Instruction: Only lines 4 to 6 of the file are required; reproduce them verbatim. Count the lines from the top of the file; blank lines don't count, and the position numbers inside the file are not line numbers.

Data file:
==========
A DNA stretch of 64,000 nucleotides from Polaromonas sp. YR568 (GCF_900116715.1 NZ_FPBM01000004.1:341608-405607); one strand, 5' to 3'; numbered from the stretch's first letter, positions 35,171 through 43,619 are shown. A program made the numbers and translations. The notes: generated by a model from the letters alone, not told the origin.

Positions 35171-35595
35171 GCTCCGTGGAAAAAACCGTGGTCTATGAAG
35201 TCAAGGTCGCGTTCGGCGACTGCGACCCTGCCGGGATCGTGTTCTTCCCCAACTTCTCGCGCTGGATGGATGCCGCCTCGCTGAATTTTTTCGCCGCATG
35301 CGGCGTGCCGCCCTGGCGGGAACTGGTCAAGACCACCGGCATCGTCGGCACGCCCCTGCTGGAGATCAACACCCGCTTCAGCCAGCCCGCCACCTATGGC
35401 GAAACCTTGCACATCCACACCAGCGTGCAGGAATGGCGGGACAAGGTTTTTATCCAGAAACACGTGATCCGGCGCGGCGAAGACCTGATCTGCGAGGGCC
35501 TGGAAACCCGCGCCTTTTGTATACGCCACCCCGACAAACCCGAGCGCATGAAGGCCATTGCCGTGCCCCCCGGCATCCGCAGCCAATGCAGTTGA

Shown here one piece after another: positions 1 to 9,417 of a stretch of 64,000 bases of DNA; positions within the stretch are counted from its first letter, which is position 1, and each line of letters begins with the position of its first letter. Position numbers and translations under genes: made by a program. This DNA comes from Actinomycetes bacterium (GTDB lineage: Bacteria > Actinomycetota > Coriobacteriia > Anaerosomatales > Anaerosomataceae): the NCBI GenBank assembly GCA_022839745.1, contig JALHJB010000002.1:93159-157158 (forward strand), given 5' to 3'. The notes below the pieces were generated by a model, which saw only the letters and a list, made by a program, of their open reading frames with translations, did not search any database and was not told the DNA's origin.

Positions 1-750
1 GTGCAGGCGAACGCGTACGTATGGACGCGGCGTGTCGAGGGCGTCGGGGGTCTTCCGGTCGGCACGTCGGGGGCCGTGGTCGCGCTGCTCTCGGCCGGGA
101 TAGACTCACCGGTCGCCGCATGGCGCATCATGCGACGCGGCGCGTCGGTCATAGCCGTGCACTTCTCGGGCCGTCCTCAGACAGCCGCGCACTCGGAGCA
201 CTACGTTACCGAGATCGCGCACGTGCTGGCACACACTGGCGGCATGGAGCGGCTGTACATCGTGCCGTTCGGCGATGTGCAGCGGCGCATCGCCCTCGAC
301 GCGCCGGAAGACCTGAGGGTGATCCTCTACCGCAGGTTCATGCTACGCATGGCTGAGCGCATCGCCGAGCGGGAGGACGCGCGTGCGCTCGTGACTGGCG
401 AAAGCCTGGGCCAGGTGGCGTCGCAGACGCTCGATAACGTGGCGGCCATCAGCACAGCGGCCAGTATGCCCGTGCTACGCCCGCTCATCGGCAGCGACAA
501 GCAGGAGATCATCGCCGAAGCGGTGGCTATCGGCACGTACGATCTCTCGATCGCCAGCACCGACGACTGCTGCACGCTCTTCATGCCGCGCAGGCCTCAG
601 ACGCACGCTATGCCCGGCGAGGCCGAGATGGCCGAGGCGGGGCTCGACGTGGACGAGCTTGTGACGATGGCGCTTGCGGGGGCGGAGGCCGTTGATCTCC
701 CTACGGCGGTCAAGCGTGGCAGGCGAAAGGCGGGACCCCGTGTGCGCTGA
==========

35201 TCAAGGTCGCGTTCGGCGACTGCGACCCTGCCGGGATCGTGTTCTTCCCCAACTTCTCGCGCTGGATGGATGCCGCCTCGCTGAATTTTTTCGCCGCATG
35301 CGGCGTGCCGCCCTGGCGGGAACTGGTCAAGACCACCGGCATCGTCGGCACGCCCCTGCTGGAGATCAACACCCGCTTCAGCCAGCCCGCCACCTATGGC
35401 GAAACCTTGCACATCCACACCAGCGTGCAGGAATGGCGGGACAAGGTTTTTATCCAGAAACACGTGATCCGGCGCGGCGAAGACCTGATCTGCGAGGGCC